# Why two different ways of expressing the same logical condition lead to two different results ???

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Dung Le on 5 Jan 2016
Commented: Dung Le on 5 Jan 2016
I run two codes with a little difference in the way I express logical conditions, namely:
In code 1: I write : A(k,4) > B(:,2) & B(:,2)> A(k,3) In code 2: I write : A(k,4) > B(:,2) > A(k,3)
But in code 1 I have the expected result and in code 2, i do not.
Here are two full code I used:
Code 1:
for i=1:89 for j=1:64 for k=1:3 for h=1:2 mask = B(:,5) == A(i,1) & B(:,4) == A(j,2) & A(k,4) > B(:,2) & B(:,2)> A(k,3) & A(h,5) < B(:,1) < A(h,6);
end
end
end
end
xlswrite('panel.xlsx',B)
Code 2:
for i=1:89 for j=1:64 for k=1:3 for h=1:2 mask = B(:,5) == A(i,1) & B(:,4) == A(j,2) & A(k,4) > B(:,2) > A(k,3) & A(h,5) < B(:,1) < A(h,6);
end
end
end
end
xlswrite('panel.xlsx',B)
In order to see the difference in result, I save the output from code 1 into column 5, 6 and the output from code 2 into column 7, 8 both in file panel.xlsx.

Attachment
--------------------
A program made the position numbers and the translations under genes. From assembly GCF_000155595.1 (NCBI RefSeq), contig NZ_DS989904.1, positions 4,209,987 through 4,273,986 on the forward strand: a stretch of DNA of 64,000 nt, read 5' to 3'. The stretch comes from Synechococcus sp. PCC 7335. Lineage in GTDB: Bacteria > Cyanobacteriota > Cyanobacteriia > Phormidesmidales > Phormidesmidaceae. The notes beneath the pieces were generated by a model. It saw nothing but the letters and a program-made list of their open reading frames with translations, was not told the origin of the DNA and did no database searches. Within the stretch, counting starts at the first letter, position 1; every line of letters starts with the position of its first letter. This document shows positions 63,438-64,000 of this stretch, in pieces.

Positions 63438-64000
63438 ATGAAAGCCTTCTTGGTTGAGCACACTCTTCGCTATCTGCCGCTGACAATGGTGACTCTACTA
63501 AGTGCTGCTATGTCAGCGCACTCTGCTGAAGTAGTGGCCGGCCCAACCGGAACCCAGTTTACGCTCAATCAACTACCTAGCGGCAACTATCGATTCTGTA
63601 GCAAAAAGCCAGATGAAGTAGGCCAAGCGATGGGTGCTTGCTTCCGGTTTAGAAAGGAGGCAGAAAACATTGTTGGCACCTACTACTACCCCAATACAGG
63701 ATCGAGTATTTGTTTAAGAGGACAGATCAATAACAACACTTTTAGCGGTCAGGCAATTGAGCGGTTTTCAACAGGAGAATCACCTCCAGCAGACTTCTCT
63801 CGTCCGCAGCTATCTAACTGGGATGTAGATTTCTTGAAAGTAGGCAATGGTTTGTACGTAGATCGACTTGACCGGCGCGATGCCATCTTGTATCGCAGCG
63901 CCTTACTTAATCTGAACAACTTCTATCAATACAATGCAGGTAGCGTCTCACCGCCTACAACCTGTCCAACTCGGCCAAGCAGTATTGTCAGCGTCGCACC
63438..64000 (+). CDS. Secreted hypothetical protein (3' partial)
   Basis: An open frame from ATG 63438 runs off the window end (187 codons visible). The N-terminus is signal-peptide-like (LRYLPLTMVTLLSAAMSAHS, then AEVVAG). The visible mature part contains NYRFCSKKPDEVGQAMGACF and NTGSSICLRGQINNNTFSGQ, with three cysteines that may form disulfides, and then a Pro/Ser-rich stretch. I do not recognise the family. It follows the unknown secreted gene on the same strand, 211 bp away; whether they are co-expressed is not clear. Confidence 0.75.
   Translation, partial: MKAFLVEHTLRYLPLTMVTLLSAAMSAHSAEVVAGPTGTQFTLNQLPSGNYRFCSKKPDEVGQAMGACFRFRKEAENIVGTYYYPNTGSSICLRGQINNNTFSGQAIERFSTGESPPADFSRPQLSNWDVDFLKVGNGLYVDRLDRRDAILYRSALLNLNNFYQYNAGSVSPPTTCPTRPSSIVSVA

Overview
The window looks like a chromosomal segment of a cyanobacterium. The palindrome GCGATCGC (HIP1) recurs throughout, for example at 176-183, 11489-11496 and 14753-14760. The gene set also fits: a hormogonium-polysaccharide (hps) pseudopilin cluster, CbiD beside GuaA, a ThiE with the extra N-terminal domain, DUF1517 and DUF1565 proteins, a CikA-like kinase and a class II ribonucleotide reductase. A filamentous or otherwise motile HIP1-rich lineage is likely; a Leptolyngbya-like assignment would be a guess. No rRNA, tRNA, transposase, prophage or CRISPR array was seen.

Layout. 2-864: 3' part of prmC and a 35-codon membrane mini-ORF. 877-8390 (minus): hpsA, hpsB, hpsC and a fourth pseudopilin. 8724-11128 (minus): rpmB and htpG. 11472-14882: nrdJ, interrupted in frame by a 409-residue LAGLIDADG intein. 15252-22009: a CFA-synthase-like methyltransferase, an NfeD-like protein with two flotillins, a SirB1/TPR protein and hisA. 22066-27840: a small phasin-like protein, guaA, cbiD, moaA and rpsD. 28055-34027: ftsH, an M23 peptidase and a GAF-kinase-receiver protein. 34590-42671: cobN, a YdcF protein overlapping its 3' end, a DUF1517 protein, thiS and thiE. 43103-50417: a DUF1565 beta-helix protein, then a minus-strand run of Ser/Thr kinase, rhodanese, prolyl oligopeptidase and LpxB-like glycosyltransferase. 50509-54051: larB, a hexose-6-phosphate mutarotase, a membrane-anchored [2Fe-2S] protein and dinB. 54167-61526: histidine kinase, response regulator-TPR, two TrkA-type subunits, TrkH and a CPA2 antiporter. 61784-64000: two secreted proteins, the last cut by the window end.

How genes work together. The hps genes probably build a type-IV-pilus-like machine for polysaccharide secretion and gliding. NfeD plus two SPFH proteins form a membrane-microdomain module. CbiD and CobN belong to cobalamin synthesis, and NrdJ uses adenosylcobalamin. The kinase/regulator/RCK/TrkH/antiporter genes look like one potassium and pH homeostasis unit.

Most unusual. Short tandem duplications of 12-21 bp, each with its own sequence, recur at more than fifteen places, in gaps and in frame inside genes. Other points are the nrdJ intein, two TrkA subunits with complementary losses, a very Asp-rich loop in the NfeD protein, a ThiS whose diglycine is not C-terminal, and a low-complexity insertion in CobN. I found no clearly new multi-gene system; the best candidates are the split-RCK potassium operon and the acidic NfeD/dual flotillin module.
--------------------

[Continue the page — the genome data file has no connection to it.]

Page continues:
Please run these two codes with two attached excel files and help me, thanks!

Stephen23 on 5 Jan 2016
The basic problem is that you are attempting two logical relations simultaneously: MATLAB's relational operators are binary operators, so they only support one comparison at once. In summary:
X<A<Y % is NOT valid for comparing A against X and Y
X<A & A<Y % This compares A with both X and Y
In MATLAB logical relational operators follow the standard rules of operator precedence. Look at this example carefully:
>> 3<4<2
ans =
1
The output is true, so does this mean that 4<2 ? Of course not, we just have to remember the operator precedence rules, just like in high school. This is evaluated according to those rules as:
>> (3<4)<2
ans =
1
where
>> 3<4
ans =
1
So 3<4<2 is actually equivalent to 1<2, which is of course very true:
>> 1<2
ans =
1
Dung Le on 5 Jan 2016
Thank you so much :) I got it!